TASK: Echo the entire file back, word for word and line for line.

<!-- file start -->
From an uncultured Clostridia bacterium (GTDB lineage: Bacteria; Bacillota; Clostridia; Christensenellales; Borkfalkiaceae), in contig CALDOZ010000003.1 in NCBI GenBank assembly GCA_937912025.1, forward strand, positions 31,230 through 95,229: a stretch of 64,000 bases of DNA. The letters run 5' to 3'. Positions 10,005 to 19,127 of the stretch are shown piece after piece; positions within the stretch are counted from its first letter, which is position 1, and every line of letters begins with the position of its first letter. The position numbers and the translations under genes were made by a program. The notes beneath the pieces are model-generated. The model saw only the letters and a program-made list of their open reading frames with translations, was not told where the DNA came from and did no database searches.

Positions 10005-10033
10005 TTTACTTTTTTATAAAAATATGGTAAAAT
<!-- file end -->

From an uncultured Clostridia bacterium (GTDB lineage: Bacteria; Bacillota; Clostridia; Christensenellales; Borkfalkiaceae), in contig CALDOZ010000003.1 in NCBI GenBank assembly GCA_937912025.1, forward strand, positions 31,230 through 95,229: a stretch of 64,000 bases of DNA. The letters run 5' to 3'. Positions 10,005 to 19,127 of the stretch are shown piece after piece; positions within the stretch are counted from its first letter, which is position 1, and every line of letters begins with the position of its first letter. The position numbers and the translations under genes were made by a program. The notes beneath the pieces are model-generated. The model saw only the letters and a program-made list of their open reading frames with translations, was not told where the DNA came from and did no database searches.

Positions 10005-10033
10005 TTTACTTTTTTATAAAAATATGGTAAAAT